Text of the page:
In 1930, legendary economist John Maynard Keynes wrote that within a century, technological efficiency would be so great and prosperity so assured that people would be at pains to avoid leisure and boredom.
However, Keynes continued, people will need three hours work a day to feel useful and occupied. (‘Economic Prosperity for our Grandchildren’).
We would never be so bold to disagree with the top economist of all time (especially as his theories on how to deal with a great depression could be back in fashion soon), but if his vision is to come true, we’d better hurry up.
It’s possible Keynes overlooked one critical point.
Work is, in fact, a science and follows scientific laws, namely:
“The amount of work naturally expands to more than fill the time available : or W>T.”
It’s a law that can’t be disputed – like Newtons Law of Gravity.
What is it, for example, about the current crisis and remote working that’s making everyone so busy?
We hear stories of 60-hour weeks, the blurring of home and work life and people spending all day on online meetings. At Microsoft they reported. an 18% increase in one-to-one meetings since the lockdown began (‘New York Times’ 31st July).
Sadly, instead of re-thinking how work is done, companies are trying to replicate what they used to do into a remote setting. This approach fails to recognize the problems that existed before and an opportunity is being missed.
In his new book ‘The Ministry of Common Sense, How to Eliminate Bureaucratic Red Tape, Bad Excuses and Corporate BS,’ Martin Lindstrom says that companies have lost all common sense in the way work is done. They’re riddled with time wasting useless work practices and stupid rules.
Lindstrom says that 40% - 45% of the work done is down to this lack of common sense and that it would hardly be noticed if it wasn’t carried out.
So, bearing this in mind, please watch out. Things that can create useless work and waste time are all around us and can leap out at any time:
Endless Power Point presentations (which could be summed up on one-page).
Meetings where people discuss the same issue over and over again.
People turning up late for meetings.
Meetings where previous actions haven’t been done.
Manually checking system generated reports.
Developing useless plans (mistaking producing plans for taking action).
Copying emails to anyone who could possibly have an interest.
Complicated timesheet processes (in one company the timesheet process was so complex, staff asked for a timesheet code to use for the time spent doing their timesheets).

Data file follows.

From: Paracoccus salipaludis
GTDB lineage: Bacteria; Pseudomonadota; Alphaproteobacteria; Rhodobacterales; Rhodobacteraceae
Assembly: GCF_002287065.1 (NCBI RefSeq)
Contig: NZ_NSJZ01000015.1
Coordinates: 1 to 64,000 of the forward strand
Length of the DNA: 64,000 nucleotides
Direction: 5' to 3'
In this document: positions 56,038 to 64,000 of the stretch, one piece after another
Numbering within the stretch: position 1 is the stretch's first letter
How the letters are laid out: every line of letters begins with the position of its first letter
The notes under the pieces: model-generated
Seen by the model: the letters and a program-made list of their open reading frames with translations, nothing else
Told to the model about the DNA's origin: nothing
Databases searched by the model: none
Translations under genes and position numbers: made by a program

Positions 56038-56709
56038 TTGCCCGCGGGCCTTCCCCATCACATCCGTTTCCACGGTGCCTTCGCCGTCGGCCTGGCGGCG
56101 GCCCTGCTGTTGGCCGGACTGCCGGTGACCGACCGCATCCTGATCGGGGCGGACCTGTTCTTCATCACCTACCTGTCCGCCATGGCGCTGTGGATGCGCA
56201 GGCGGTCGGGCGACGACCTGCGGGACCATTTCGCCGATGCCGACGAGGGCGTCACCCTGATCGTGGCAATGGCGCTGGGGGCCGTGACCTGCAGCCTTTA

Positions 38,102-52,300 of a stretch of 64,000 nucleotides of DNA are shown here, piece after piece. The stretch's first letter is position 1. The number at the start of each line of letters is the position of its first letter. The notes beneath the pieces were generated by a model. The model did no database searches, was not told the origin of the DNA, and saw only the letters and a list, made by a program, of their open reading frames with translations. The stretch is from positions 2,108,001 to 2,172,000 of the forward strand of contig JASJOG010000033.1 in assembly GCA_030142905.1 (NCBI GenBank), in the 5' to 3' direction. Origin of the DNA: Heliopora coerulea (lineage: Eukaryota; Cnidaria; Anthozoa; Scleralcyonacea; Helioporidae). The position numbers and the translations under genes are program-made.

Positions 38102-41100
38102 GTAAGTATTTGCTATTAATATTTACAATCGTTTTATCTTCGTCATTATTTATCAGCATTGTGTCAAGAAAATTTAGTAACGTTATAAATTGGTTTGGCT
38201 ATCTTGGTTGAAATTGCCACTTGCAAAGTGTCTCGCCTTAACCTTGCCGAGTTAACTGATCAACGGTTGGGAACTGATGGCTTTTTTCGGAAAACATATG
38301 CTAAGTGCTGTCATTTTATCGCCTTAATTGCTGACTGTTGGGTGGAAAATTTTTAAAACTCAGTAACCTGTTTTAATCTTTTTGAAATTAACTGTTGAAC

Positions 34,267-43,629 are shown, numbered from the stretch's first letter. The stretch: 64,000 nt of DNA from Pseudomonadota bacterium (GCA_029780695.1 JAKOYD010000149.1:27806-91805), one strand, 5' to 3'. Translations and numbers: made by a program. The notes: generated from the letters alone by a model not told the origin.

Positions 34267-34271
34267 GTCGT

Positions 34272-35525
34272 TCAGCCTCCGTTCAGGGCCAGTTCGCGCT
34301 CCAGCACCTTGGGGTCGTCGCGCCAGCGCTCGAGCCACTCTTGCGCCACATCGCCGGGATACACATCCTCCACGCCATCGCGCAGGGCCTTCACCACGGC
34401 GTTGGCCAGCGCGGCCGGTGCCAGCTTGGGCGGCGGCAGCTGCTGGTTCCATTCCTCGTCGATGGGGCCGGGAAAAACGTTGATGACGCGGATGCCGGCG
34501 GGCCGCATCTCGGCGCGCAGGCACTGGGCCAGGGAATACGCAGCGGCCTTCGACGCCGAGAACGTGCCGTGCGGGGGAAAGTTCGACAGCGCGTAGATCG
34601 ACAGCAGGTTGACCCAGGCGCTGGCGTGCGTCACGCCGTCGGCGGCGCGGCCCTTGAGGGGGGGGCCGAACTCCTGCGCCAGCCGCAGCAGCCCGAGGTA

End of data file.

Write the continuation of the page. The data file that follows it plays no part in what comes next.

Over-engineered authorization and checking processes (because something once went wrong).
Conference phones that don’t work.
Double booked meeting rooms.
Complicated performance appraisal systems.
Supervising and micro-managing people who don’t need it and
Setting objectives that no-one can control a so no-one looks at them.
The list is never ending.
Why is this happening? What has happened to common sense?
On top of this, the office world is also riddled with stupid rules. Examples from Lindstrom:
The bank where staff had to phone in 48 hours before they went sick.
The automotive company where Health and Safety dictated that, at all times, the light and heat had to be at predetermined levels in the manufacturing plant. An employee pointed out that at night, only robots worked there. The lights and air conditioning were then turned off at night saving thousands of dollars.
There is a danger with stupid rules.
In poor work cultures, staff will follow them even though they know they are wrong -they are too afraid to do what is right.
This happened in the notorious United Airlines incident - a paying passenger was forcibly removed from a plane and suffered a broken nose, concussion and smashed tooth. Every member of staff knew what was happening was wrong - but they had to observe the rules. The incident caused United massive PR repercussions and financial cost.
Afterwards, United Airlines CEO, Oscar Munoz, said that:
‘We hadn’t provided the tools and policies to our front-line supervisors and staff to allow them to use their common sense; they all have an incredible amount of common sense and the issue could have been solved by that.’
Jordan Peterson is clear also about the implications of useless work and stupid rules:
‘It demotivates you –‘why should I be pecked to death by this stupid work and these stupid rules?
It makes you resentful and irritable and lowers your motivation.
It warps you – and eventually you just get on with it.
(‘the Dangers of Meaningless Work: Jordan Peterson YouTube)
So, what can be done about all this? Some ideas from Lindstrom:
At one bank, a Ministry of Common Sense was opened. Staff sent suggestions to remove pointless work and rules (they get over 1,000 suggestions each year).
In another bank, it they only introduce a new rule if another one is discarded.
At Lowes US, staff met once a month to discuss their frustrations with the way they work and. 90-days project sprints are held to put things right.
At an insurance company, staff are asked to take pictures to highlight useless work. They add a comment arty and pin the photos in a central office.
Final word to Jordan Peterson:
‘You need to object to radical stupidity when it first emerges. Do not do things at work that are obviously stupid.’